Lost Loves


This gripping drama of a family on the run from the Khmer Rouge was last year’s official Academy Award submission for Best Foreign Language Film from Cambodia.

Critical acclaim for Lost Loves:
“…generating a level of discussion about the Khmer Rouge that is rare in Cambodia” — Los Angeles Times
“The most talked about film” — Hollywood Reporter
“a notable contribution to Cambodian film” — Phnom Penh Post / 7 Days Feature
“Lost Loves is the best-looking Cambodian film in years” — Meta House
“an impressive accomplishment, a well-made Cambodian film on a subject matter that seems to slip from public consciousness all to easily in Cambodia” — Dr. Tilman Baumgärtel, Southeast Asian Film Studies Institute


Cambodia, 2012
Genre: Drama
Language: Cambodian, English subtitles
Running time: 110 minutes

Directed by Chhay Bora
Starring Kauv Sotheary, Pok Marineth, Nhem Sopheak, Chin Neak

LOST LOVES is the heart wrenching true story of Leav Sila, just one of many countless mothers that did all they could to keep their family alive, only to see the vast majority be killed or starve to death in the fateful years of the Khmer Rouge regime. Written and starring Kauv Sotheary, one of only two surviving children of Leav Sila, it gives a brutal yet captivating insight into the extremity of this painful chapter in history. LOST LOVES is directed by Chhay Bora, Kauv Sottheary’s husband. Both being university lecturers, they have spent their life savings on this project, not for personal gain, but because Leav Sila’s story, like many thousands of that period, needed to be told. The new generation of Cambodians must learn their history so as to never repeat it.



Phnom Penh – Cambodia, 1975, was the year when Khmer Rouge came into power, beginning nearly 4 years of bloody rule over the Cambodians. During these dark years, the country was subject to the many new “revolutionary” policies of the “Angkar” (the common reference name of Khmer Rouge at that time). Women and children were sent to collective camps to work in farms and plantations for food they cannot eat; men were exhausted at labour camps and intellectuals or suspected persons with any “connections” that went against the revolutionary ideology were tortured and executed. Countless people of that generation were never seen again and families separated.

This is the true story of Madam Leav Sila – the story her life during the genocide of Pol Pot’s regime. Now 68 years old, Madam Sila does not enjoy the health as one would expect of her age, a legacy from the hardships she faced from 1975 – 1979. This film documents the sadness of her life, especially the loss of her family in the genocide.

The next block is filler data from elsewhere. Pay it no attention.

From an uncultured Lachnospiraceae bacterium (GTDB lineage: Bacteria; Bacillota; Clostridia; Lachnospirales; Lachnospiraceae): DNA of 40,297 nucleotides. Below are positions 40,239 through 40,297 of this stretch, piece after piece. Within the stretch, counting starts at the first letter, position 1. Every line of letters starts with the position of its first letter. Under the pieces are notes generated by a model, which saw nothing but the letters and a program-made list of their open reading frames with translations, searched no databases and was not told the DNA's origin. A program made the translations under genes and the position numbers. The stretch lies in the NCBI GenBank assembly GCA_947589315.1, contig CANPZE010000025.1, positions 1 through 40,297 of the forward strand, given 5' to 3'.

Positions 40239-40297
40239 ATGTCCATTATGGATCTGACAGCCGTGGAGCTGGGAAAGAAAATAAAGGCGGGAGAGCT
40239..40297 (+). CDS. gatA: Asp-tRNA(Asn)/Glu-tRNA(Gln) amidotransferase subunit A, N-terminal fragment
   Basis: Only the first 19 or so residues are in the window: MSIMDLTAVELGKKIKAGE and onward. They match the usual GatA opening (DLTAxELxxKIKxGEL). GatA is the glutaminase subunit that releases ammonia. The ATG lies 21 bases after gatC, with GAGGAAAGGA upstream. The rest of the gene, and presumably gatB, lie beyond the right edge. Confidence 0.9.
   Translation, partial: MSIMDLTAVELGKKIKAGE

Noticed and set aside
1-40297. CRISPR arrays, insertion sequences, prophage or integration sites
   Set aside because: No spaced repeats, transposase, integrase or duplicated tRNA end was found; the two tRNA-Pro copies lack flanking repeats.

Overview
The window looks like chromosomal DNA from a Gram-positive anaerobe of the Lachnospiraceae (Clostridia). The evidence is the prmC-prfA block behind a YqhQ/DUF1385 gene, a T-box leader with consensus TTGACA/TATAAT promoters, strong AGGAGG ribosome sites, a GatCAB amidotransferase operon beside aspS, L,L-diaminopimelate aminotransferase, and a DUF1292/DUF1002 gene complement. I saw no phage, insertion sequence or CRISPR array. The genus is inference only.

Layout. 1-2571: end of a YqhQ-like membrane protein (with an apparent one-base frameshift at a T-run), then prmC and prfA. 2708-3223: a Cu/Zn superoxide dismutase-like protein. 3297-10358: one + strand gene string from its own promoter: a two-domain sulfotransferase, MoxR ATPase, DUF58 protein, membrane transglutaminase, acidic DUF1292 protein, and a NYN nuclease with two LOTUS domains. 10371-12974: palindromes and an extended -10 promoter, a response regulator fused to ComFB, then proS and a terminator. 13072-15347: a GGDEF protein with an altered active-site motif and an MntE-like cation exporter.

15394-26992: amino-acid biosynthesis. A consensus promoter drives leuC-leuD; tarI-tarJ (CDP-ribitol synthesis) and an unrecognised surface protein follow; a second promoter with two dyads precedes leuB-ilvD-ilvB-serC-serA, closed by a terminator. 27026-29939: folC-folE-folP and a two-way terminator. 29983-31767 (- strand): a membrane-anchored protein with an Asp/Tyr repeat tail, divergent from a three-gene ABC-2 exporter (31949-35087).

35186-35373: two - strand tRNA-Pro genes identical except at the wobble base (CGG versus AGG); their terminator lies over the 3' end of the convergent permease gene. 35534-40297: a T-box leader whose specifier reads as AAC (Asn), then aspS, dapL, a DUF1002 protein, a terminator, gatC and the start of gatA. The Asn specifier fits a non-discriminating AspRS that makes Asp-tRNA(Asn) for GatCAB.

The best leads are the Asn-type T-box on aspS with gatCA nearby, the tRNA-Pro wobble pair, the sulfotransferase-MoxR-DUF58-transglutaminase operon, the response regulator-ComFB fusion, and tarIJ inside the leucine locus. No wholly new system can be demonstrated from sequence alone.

Fifteen days after evacuating from Phnom Penh, her father, General Leav Kar, a former high-ranking well-respected cadre in the Lon Nol regime, was executed. The Khmer Rouge cadres hung a big rock on his neck and shot him till he fell from the bridge at Kampong Speu province. Her husband, Kauv Yan, an officer at a fortress near Kampong Chhnang province, disappeared ever since. Madam Sila was told that a villager in Kampong Chhnang province had seen her husband and 30 other Lon Nol loyalists were escorted away by Khmer Rouge cadres on 20 April, 1975, for execution. It was the very day that Khmer Rouge took control of Phnom Penh.

In the terrible years that ensued, Madam Sila encountered many tribulations in her attempts to keep her family members alive. Without proper food, her youngest daughter suffered from edema and malnutrition. She tried to save her daughter’s life by exchanging her diamond ring for medicine.

In 1976, her eldest daughter had permission to visit Madam Sila, whom were separated in 1975. Unfortunately, when her daughter arrived at the village, Madam Sila had already left to work at another village. Sadly, the next morning, her daughter left for the children’s camp by boat. The boat was over-loaded and capsized, drowning her daughter.
Her two brothers who were students, also died in the genocide. By 1979 and the end of Khmer Rouge’s rule, Madam Sila along with a daughter and son were all that is left of her family.

Through this film, we see the many acts against humanity during Khmer Rouge’s rule over Cambodia and through Madam Sila’s story we will be able to feel the anguish and sorrow that many other Cambodian families suffered during those years of starvation, exhaustion and indiscriminate executions. It is a part of our nation’s history that we do not wish to see repeated ever again.